Penn State University is committed to an open, sensitive, understanding, and responsive campus environment. The single most important key to opening the doors wider to all people is to create an environment in which everyone feels welcome. To do this, we must eliminate intolerance and harassment within what should be an enlightened community of faculty, staff and students.
We must all work together to discourage behavior within our community
that is dehumanizing, including sexual harassment. This brochure defines
instances of sexual harassment and delineates actions that can be taken
to deter this behavior. I urge you to read it.
Sexual Harassment Resource People
Sexual harassment of faculty, staff or students is prohibited and will not be tolerated at The Pennsylvania State University. It is the policy of the University to maintain an academic and work environment free of sexual harassment. Sexual harassment violates the dignity of individuals and impedes the realization of the University's educational mission. The University is committed to preventing and eliminating sexual harassment of faculty, staff and students through education and by encouraging faculty, staff and students to report any concerns or complaints about sexual harassment. Prompt corrective measures will be taken to stop sexual harassment whenever and wherever it occurs. (see policy statement on consensual relationships)
Sexual harassment has been defined as unwelcome sexual advances, requests for sexual favors, and other verbal or physical conduct of a sexual nature when:
• submission to such conduct is a condition for employment,
• promotion, grades, or academic status;
• submission to or rejection of such conduct is used as the basis
• for employment or academic decisions affecting an individual;
• such conduct is sufficiently severe or pervasive so as to substantially interfere with individual's employment, education or access to University programs, activities and opportunities. To constitute prohibited harassment, the conduct must be such that it detrimentally affects the individual in question and would also detrimentally affect a reasonable person under the same circumstances.
Examples of Sexual Harassment:
• pressure for sexual activity
• requests for sexual favors
• unwelcome patting, hugging, or touching of a person's body,
• hair, or clothing
• sexual innuendos, jokes, or comments
• disparaging remarks to a person about her/his gender or body
• sexual graffiti or visuals
• asking about a person's sexual fantasies, sexual preferences,
• or sexual activities
• repeatedly asking for a date after the person has expressed
• making sexual gestures with hands or through body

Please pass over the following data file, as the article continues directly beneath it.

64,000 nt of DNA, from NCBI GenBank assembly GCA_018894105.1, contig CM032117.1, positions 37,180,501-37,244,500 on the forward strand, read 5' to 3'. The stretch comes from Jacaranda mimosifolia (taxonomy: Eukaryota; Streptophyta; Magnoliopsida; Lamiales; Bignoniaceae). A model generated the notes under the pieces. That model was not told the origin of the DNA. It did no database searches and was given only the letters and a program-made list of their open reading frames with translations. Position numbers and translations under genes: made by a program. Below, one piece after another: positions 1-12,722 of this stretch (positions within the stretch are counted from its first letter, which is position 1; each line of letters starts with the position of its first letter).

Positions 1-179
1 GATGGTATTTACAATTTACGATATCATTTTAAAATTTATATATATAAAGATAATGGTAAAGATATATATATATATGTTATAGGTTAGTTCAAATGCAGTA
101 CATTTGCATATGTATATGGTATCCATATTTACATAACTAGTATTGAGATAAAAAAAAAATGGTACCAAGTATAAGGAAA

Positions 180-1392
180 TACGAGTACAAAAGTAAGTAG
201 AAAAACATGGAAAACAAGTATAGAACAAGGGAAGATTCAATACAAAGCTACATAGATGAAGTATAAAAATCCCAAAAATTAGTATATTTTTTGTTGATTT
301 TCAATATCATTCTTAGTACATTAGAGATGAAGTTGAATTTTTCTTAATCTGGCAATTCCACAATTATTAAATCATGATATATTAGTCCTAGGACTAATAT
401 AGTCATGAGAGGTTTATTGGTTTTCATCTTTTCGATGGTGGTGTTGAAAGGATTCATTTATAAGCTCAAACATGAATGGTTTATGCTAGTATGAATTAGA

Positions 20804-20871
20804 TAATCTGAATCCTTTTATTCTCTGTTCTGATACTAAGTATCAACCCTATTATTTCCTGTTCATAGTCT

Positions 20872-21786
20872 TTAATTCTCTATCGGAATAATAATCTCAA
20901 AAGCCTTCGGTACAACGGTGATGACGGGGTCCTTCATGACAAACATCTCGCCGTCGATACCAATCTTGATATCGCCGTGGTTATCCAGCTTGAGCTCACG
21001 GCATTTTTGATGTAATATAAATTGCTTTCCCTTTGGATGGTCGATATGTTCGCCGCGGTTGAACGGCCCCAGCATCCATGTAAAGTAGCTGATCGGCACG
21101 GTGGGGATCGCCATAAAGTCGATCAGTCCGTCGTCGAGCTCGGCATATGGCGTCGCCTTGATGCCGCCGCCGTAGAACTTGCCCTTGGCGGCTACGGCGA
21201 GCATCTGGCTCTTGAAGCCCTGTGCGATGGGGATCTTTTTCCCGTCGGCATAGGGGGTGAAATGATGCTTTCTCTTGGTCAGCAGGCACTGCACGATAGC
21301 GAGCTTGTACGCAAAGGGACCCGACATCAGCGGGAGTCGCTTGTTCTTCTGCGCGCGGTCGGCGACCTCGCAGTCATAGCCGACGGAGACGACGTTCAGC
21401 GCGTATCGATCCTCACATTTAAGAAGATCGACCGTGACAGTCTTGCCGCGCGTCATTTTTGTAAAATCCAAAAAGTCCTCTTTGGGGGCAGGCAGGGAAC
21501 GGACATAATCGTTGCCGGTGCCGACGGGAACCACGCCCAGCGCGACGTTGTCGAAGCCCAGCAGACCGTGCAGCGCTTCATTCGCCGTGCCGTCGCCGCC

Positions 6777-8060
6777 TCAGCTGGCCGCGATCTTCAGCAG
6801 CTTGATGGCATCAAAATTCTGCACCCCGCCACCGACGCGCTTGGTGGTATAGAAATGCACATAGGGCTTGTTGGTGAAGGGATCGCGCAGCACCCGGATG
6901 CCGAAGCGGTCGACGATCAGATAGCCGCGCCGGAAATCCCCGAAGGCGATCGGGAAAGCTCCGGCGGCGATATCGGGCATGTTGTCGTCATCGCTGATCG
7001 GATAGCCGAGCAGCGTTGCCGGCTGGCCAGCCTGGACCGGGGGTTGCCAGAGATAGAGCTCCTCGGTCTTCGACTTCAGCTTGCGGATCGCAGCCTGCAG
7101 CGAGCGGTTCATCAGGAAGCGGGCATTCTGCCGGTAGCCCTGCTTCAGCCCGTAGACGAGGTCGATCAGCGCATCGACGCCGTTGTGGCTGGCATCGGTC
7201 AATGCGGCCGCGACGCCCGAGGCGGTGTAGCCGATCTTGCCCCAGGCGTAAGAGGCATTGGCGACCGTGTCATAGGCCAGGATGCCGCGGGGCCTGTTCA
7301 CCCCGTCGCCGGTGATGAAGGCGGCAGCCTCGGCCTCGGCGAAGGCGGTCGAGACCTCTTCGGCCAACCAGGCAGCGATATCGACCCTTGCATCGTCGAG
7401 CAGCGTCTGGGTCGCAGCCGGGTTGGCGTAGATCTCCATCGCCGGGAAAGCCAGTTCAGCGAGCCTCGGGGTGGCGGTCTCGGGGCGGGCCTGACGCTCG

These examples are not all-inclusive of the types of conduct that may constitute sexual harassment. Each situation must be considered in light of the specific facts and circumstances to determine if sexual harassment has occurred.
Both women and men may be sexually harassed. Targets of sexual harassment may include heterosexuals, bisexuals, lesbians, gay men and transsexuals. Most reported cases involve women harassed by men who are in a position of power over them, either on the job or in the classroom. Sexual harassment may also occur between peers or between individuals of the same sex. Although anyone can be a target of sexual harassment, some groups are more vulnerable.
• students, undergraduate and graduate, involved in close
• working academic relationships that can develop into personal
• women in nontraditional fields who may be perceived as
• entering an area where "they do not belong" and, thus,
• competing with men for jobs;
• minority women who may be sexually harassed as a form of
• young people whose inexperience and lack of self-confidence
• may be exploited by the harasser pressuring them into
• unwanted relationships;
• employees who, by the nature of their subordinate positions,
• are vulnerable to sexual harassment by superiors.
Romantic and/or sexual relationships between faculty and students, staff and students or supervisors and subordinate employees are strongly discouraged. Such relationships have the potential for adverse consequences, including the filing of charges of sexual harassment. Given the fundamentally asymmetric nature of the relationship where one party has the power to give grades, thesis advice, evaluations, recommendations, promotions, salary increases or performance evaluations, the apparent consensual nature of the relationship is inherently suspect.
Even when both parties have consented to the relationship, there may be perceptions of conflicts of interest or unfair treatment of others. Such perceptions undermine the atmosphere of trust essential to the educational process or the employment relationship. Under such circumstances, the person in the position of supervision or academic responsibility must report the relationship to his or her immediate supervisor. If you are involved in a romantic relationship of the sort described above, and that relationship has not been reported, you can seek confidential guidance from the Affirmative Action Office. Once the consensual relationship is reported, the immediate supervisor is responsible for eliminating or mitigating the conflict of interest to the fullest feasible extent and ensuring that fair and objective processes are in place for decisions relative to grading, thesis advice, evaluations, recommendations, promotions, salary increases or performance evaluations. The new supervisory or academic arrangement should be documented. (University Policy AD41)